A Welsh councillor being investigated over his handling of a child protection case has failed to offer evidence that he has child protection qualifications, after claiming he had been trained in the field.
Neil McEvoy contacted Researching Reform after reading a piece we wrote on a child protection case he had taken on, claiming that the report contained several factual inaccuracies.
This site offered to amend its original report upon Mr McEvoy furnishing the site with evidence.
Mr McEvoy told this site in a message exchange on Facebook that we were wrong in suggesting that he had no child protection training, and that he had not offered evidence of Welsh Women’s Aid encouraging women to breach court orders involving contact with fathers, or other women’s groups who he claimed had done the same.
He also said that he had not been removed from the party for bullying members as both this site and the BBC reported, but was expelled “for not discouraging people clapping me into a conference.”
Mr McEvoy did not send any evidence to this site about his claims in relation to Welsh Women’s Aid, or other women’s groups, and failed to offer any documentary evidence to confirm his alleged child protection qualifications.
We also asked McEvoy to explain his opposition to a Welsh Bill banning all forms of corporal punishment against children. McEvoy declined to comment.
While the site has received an expulsion letter written to Mr McEvoy by the Welsh Party Hearing Panel, the letter does not say that the Assembly Member was expelled for preventing people from clapping for him. There is no mention of clapping in the letter.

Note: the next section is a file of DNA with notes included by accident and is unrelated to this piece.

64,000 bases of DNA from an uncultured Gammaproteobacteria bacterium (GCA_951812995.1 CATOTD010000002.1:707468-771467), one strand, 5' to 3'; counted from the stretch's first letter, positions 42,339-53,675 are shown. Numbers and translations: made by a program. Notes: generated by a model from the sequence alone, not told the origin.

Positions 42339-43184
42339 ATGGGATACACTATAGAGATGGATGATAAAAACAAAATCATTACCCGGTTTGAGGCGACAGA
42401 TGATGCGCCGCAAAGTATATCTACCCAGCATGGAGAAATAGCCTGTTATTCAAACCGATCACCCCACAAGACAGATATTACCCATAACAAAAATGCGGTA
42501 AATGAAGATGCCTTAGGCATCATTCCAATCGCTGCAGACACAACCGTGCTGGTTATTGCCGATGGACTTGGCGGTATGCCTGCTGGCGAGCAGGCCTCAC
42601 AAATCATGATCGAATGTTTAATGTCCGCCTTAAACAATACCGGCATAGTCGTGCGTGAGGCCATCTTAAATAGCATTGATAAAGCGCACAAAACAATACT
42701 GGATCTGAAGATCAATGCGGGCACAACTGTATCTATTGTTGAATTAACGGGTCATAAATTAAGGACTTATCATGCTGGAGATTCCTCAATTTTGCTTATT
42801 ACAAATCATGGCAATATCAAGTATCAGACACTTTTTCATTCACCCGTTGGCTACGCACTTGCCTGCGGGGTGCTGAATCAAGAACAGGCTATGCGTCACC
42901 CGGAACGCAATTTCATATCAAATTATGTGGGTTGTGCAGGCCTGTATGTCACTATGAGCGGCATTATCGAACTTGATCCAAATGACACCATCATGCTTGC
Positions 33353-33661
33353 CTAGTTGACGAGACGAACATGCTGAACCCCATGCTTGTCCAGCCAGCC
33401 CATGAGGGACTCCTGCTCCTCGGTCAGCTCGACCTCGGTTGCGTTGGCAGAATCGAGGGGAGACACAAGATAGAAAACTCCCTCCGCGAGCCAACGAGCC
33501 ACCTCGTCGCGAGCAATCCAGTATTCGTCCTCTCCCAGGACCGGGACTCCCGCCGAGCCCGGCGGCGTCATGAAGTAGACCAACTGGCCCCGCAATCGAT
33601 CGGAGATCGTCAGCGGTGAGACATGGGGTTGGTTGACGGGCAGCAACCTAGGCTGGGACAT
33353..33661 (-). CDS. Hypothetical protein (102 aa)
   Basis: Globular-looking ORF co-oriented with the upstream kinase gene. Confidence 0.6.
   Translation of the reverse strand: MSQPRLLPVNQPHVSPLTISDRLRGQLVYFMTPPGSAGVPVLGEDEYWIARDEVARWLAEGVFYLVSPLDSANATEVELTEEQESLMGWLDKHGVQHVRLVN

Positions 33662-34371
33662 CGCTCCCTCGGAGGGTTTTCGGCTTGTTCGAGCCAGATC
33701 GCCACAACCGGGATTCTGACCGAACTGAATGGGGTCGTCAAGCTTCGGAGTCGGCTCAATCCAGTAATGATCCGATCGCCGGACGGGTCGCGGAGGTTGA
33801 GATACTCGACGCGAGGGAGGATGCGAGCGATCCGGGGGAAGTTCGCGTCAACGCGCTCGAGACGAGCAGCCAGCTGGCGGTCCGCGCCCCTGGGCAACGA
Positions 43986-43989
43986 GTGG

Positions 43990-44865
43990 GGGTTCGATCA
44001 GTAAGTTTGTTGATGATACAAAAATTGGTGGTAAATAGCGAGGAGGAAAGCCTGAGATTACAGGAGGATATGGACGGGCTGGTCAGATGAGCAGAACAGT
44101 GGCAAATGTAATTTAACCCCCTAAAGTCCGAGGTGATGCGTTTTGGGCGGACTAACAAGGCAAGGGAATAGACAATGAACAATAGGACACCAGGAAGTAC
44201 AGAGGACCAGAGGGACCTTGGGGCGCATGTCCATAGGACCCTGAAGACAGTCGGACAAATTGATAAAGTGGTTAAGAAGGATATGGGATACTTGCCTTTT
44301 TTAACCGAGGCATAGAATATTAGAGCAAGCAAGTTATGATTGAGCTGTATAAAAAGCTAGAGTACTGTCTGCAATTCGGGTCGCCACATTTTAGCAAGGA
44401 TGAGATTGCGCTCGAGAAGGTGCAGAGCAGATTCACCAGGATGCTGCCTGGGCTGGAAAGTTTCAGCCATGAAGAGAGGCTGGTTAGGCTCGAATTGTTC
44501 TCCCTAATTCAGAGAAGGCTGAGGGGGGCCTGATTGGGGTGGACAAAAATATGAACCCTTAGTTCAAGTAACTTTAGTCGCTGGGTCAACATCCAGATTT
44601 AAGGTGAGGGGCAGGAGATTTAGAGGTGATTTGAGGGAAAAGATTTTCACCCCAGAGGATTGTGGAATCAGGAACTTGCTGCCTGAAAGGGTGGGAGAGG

The letter says that McEvoy was expelled for “actions or statements, damaging or potentially damaging the public reputation of the party”, breaches of confidentiality and a series of tweets which Mr McEvoy posted after being found guilty of bullying by a disciplinary panel at the Local Government Ombudsman.
According to a report by the BBC in March 2018, the Welsh Party Panel also issued a statement about the councillor’s hearing, which said that the Panel “found him guilty of conduct in party meetings or against party members during party-organised events, or in correspondence dealing with party business, that was intimidating, harassing or that caused distress or disillusionment among party members and/or staff.”
The Assembly Member is now being investigated by the Standards & Ethics Committee at Cardiff Council, where he is a councillor, amid claims that he bullied care home staff while woking on a child protection case. McEvoy denies the allegations.
In 2011, Neil McEvoy accused Welsh Women’s Aid of “publicly funded child abuse”, claiming the group helped women break court orders involving fathers’ access to children, in a series of tweets he sent out on International Day for the Elimination of Violence Against Women.
McEvoy apologised for his outburst shortly before he was suspended from the party saying:
“I apologise for any offence caused and accept I should have used less emotional language than the words I used.”
“I regret letting my emotional baggage of being a father who has experienced what, I believe, are the inadequacies of the family law system to guide my political actions.”
He added, “I particularly regret that the tweeting of comments – originally made 18 months ago – on this sensitive day have allowed the matter to become more about me than the issue itself.”